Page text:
But when I stepped out of the elevator on the fourth floor, something was different.
Usually the halls are jammed with humanity: chattering civilians, schoolkids and lobbyists, everybody talking at once: a cheerful chaos.
Today, it was silent. The hallway was empty. I could see buffer marks on the gleaming immaculate floor.
Then I remembered. This was the break between sessions, and the legislators were not there. Many have apartments in Sacramento, and only get to see their families on the weekends. Between sessions they rush home, and spend time with their children and grandchildren, and re-connect with constituents.
But behind the closed doors, democracy pulsed. Legislative aides and staff were hard at work. These unsung heroes keep their leaders up to date on hundreds of complicated bills, as well as making phone calls, typing emails, filling out forms and setting up meetings--the chores that make government work.
Though we are always glad to speak with a legislator, those meetings are few. It is to the aides we advocates turn.
And it always begins with something like the following:
"Hi, I'm with AB 714, the Wieckowski bill? It goes to Appropriations on the 12th; is there somebody I could talk to?"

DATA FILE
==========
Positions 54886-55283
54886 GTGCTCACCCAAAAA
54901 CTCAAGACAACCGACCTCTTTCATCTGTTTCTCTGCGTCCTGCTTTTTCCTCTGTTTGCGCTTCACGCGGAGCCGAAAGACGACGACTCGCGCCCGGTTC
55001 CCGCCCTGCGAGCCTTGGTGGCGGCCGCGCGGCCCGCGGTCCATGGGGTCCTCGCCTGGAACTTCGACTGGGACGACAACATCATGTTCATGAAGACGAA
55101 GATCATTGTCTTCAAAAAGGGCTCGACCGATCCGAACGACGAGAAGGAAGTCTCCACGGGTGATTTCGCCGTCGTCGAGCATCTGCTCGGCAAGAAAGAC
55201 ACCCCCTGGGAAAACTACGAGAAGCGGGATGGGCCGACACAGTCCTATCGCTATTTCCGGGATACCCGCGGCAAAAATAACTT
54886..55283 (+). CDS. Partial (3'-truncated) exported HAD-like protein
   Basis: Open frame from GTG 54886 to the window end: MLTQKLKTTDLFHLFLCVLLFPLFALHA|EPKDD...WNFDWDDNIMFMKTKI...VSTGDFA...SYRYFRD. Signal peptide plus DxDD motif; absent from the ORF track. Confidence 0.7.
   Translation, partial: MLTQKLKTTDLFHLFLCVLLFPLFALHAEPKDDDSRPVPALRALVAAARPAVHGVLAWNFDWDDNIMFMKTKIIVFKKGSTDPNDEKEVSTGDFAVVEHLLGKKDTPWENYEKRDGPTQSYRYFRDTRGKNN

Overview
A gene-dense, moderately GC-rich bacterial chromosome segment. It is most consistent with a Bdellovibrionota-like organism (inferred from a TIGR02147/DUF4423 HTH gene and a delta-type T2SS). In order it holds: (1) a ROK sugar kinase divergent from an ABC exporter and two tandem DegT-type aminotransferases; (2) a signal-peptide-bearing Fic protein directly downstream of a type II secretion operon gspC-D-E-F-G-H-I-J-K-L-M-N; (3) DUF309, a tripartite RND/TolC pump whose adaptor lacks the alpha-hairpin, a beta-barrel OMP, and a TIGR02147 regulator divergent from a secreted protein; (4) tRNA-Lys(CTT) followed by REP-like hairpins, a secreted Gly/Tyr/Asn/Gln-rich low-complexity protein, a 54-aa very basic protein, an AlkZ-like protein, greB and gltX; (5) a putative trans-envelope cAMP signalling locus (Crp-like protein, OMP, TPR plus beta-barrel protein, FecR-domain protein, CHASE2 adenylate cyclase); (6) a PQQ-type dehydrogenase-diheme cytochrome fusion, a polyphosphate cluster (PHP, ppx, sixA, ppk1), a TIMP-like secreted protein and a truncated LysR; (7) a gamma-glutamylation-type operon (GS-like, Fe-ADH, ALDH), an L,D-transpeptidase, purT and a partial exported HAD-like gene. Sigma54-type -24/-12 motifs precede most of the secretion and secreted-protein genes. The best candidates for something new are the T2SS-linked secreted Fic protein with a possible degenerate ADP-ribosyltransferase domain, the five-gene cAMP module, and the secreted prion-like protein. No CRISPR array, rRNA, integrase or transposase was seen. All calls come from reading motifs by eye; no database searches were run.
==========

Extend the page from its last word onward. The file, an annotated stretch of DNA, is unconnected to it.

If the health-issues aide was available, we talked. If not, I left materials: our 58-page booklet, a 3-page overview letter, and of course a contact card.
Nowhere did I feel unwelcome. AB 714 seems to be a bill everybody can support: Republicans and Democrats alike. Everyone has a family they love; we all face the fear of crippling disease or injury: cure research should be above politics.
Three hours later, I was on the freeway, heading home.
Next week Roman will make the same trip to the Capitol.
Roman's driving motivation is a little girl named Gwendolyn Strong, age four. She has a form of progressive paralysis called Spinal Muscular Atrophy (SMA); a terrible condition. Right now she can only move her eyes. Wherever Roman speaks, he always mentions Gwendolyn, and her parents Bill and Victoria, dedicated to defeating SMA.
Their latest effort is an astonishing fundraiser, an 11 mile surfboard paddling challenge done by children, to raise funds to fight the disease.
My motivation is my son. When he was first paralyzed, a doctor told me Roman would never walk again, never close his fingers, and that I would most likely outlive him. The stress of paralysis is too much for the body, and it often wears out prematurely.
If the program dies, it also kills my best hope of seeing Roman walk again. That is why I understand what the Spartan mothers said: and why we must keep trying.
So long as breath prevails, that long the fight goes on.
If you want to help, send an email today to: Darrell.Steinberg@SEN.CA.GOV. This is the President Pro Tem of the Senate, as well as Chair of Appropriations. His recommendation carries enormous weight.
Just one short sentence is all I ask: tell him you support Assembly Bill 714 (Wieckowski, D-Fremont) to dedicate one million dollars a year to the Roman Reed Spinal Cord Injury Research Act.
Help us defeat paralysis in our lifetime.